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Trump’s Executive Order on Enforcement Priorities – What You Need to Know

Trump’s latest Executive Order on Immigration halted entry into the United States of all  individuals from Iran, Iraq, Libya, Somalia, Sudan, Syria and Yemen.  The chaotic implementation of the order caused the detention of Legal Permanent Residents of the United States, non-immigrant visa holders, immigrant visa holders, refugees and derivative asylees.   The public outcry and protests over the “Muslim Ban” prompted several federal law suits, and by Saturday, a federal Judge in New York blocked part of the order, saying that travelers being held at airports across the United States should not be sent back to their home countries.  Opposition and criticism of the order has pushed this issue into the headline stories of broadcast and print news for a week and distracted our attention from two other flawed EO’s issued on January 25, 3 days prior to the travel ban.  The first is “Enhancing Public Safety in the Interior of the United States“, which drastically changes current immigration policies on border security, immigration enforcement priorities and admission of refugees.

Under the Obama policy, since 2014, the Department of Homeland Security prioritized placement in removal proceedings those with criminal felony convictions or aggravated felony convictions.  Priority 2 consisted of aliens convicted of 3 or more misdemeanor offenses or significant misdemeanors, and Priority 3 are those who have been issued final orders of removal after January 1, 2014.  Trump’s Executive order drastically changes those enforcement priorities.   The Trump order, includes anyone convicted of a criminal offense, anyone charged with a criminal offense – even if it has not been resolved, anyone engaged in fraud or willful misrepresentation in connection with any official matter of application, anyone having abused any program related to receipt of public benefits and anyone subject to final orders of removal but have not left the United States.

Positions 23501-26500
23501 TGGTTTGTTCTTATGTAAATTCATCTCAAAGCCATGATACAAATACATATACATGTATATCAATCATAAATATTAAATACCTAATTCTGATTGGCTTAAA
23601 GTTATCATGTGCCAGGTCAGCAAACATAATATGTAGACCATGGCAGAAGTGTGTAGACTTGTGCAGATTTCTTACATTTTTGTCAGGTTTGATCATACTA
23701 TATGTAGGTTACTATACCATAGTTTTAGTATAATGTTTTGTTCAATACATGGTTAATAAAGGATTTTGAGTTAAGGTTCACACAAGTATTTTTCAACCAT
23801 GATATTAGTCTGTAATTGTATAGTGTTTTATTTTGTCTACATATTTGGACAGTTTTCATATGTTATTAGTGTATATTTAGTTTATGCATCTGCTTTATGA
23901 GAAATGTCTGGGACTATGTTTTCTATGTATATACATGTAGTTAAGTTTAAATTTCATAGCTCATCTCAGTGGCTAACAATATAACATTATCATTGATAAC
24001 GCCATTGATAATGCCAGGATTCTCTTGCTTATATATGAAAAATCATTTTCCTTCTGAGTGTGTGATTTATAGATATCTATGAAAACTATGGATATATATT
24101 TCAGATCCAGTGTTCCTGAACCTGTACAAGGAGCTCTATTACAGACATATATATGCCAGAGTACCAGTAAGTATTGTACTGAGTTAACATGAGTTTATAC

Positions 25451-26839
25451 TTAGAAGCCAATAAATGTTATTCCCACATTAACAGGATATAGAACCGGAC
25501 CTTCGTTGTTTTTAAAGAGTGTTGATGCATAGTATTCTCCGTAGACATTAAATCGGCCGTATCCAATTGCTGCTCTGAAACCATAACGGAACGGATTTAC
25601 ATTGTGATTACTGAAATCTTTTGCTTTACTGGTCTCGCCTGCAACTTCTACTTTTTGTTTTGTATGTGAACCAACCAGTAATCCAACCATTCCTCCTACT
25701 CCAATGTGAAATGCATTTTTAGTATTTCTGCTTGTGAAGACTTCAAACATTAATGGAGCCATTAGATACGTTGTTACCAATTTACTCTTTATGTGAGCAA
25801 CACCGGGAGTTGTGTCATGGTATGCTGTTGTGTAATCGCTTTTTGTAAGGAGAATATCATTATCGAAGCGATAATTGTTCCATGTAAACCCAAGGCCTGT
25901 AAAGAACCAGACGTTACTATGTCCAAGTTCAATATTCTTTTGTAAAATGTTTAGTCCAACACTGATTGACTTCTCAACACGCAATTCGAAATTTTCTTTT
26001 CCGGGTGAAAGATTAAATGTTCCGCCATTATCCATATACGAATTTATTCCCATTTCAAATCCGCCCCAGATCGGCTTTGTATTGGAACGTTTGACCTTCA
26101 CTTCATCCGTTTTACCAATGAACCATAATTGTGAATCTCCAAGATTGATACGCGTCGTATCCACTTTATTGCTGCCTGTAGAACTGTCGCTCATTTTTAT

These directives are counter productive and destructive.  Trump’s order will dramatically escalate the use of immigration detention and expand the use of expedited removal without a hearing.   The Trump Enforcement Priorities draw no distinctions between potentially dangerous criminals and felons and those committing minor infractions.  The EO also prioritizes those charged with any crime – even before there is a conviction or resolution to the case.  Undocumented individuals need to be mindful of these enforcement priorities.  If you have criminal convictions or criminal charges, you need to see an experienced immigration attorney.  In most cases you may be entitled to a hearing before and immigration judge.